Nepali Times Asian Paints
From The Nepali Press
Life is a circus



It's a dreadful scene. Young Nepali girls perform risky tricks in skimpy outfits. In this circus they jump without a safety net, walk on tightropes, stand on a beer bottle, ride a uni-cycle and balance three other girls on their shoulders. The Nepali audience is mesmerised as they watch the girls, some as young as three. The audience doesn't seem bothered by the fact that the girls are all exploited by the Indian circus.

For the past several weeks in Jhapa, the Asia Circus from Banaras has put on daily shows with performances by Nepali girls who are from Makwanpur and adjoining districts. Instead of raising their voices against the exploitation of Nepali girls who are usually sold to the circus by impoverished families, the local government authorities and others watch them without any guilt. Abdul Gaffar, the circus manager, says his circus runs in Nepal with the help of local Kamesh Shaha from Hetauda.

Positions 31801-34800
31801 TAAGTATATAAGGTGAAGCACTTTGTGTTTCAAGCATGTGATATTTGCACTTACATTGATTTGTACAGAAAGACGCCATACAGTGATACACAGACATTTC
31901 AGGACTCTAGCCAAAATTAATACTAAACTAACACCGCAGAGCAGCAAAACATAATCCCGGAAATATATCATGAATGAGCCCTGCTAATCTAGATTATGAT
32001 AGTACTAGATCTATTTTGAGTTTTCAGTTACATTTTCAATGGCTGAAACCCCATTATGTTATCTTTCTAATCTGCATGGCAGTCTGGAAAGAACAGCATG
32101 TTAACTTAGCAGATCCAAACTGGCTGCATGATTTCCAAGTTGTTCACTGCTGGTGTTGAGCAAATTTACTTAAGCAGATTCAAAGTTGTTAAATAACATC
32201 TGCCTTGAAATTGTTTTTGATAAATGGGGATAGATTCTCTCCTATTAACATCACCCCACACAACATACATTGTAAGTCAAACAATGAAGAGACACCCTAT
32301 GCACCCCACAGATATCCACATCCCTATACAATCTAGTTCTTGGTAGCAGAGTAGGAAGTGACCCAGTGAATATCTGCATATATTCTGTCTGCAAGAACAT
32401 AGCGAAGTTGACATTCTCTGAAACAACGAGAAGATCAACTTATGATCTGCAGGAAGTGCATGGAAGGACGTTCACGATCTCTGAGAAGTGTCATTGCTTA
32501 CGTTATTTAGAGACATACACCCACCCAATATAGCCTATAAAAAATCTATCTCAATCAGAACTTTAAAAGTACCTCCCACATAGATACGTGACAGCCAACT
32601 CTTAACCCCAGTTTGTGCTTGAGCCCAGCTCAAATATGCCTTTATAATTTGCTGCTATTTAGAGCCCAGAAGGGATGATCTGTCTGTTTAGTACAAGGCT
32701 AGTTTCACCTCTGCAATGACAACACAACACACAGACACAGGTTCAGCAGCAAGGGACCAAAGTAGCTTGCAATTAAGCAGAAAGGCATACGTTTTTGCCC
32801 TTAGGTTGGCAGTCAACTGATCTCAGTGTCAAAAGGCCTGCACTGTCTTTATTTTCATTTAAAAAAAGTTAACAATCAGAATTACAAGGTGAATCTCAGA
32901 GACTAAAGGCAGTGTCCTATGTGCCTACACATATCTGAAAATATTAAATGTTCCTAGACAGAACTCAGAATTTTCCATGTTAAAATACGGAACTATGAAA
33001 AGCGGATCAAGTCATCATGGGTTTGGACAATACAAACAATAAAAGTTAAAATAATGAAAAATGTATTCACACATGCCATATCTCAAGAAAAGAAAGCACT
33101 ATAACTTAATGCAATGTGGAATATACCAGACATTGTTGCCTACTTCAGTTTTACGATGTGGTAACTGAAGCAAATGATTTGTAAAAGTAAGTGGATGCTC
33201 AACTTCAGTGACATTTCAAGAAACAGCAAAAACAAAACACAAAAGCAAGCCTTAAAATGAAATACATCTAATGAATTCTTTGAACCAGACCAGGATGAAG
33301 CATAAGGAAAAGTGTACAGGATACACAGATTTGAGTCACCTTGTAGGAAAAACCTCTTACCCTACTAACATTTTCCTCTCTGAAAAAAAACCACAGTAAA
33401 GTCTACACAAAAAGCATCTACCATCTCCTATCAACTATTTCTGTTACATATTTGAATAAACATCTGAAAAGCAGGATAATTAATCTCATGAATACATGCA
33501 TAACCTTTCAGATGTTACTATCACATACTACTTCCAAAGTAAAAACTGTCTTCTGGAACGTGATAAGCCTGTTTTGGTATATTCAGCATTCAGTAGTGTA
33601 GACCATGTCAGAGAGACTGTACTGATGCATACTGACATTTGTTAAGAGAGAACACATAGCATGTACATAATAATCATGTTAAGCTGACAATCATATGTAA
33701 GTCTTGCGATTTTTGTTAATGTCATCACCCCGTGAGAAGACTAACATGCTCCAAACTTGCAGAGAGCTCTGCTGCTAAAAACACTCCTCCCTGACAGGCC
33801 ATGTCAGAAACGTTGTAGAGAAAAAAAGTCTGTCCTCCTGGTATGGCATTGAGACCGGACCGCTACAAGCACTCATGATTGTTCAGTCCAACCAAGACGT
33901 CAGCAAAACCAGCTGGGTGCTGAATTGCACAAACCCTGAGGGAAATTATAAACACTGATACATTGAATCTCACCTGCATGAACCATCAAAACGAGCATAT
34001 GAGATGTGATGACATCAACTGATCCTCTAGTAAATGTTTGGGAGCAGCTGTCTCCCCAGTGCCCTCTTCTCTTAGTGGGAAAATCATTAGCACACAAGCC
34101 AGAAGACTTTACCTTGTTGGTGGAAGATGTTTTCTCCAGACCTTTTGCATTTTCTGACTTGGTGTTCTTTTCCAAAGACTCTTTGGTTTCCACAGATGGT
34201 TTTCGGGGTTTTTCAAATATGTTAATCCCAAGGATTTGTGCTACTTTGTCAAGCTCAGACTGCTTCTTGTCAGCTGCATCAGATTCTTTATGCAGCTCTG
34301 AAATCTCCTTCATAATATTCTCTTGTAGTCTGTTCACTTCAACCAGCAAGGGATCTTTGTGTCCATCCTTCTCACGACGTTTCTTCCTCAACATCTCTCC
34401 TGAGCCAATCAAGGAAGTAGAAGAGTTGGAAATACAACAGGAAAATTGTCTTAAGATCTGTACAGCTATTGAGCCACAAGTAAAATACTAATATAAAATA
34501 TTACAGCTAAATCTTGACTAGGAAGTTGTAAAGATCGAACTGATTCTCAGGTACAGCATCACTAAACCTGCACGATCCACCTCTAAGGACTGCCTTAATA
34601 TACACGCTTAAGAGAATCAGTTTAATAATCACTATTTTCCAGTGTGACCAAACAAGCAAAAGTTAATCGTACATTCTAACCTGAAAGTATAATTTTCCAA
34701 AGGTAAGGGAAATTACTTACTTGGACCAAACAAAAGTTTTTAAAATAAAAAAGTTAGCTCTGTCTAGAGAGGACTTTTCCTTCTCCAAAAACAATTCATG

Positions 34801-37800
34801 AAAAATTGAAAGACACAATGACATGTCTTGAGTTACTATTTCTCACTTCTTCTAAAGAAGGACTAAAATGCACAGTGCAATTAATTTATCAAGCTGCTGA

Anita Chapagain, 18, from Hetauda says she was "supplied" by her parents to an agent and then taken to India via Birganj and sold to a circus company. "I have no idea of where my family is now," says Anita, tears in her eyes. She has worked as an entertainer for the past eight years.

Gita Gurung from Butwal has been part of the circus for six years. She was recruited when she was just eight-years-old. Six of her sisters also worked in the circus but left to get married. Now her mother, Kalawati, wants her daughter to marry too.

The circus forces the girls to work in both Nepal and India. No one in either country is doing anything to stop them.


LATEST ISSUE
638
(11 JAN 2013 - 17 JAN 2013)


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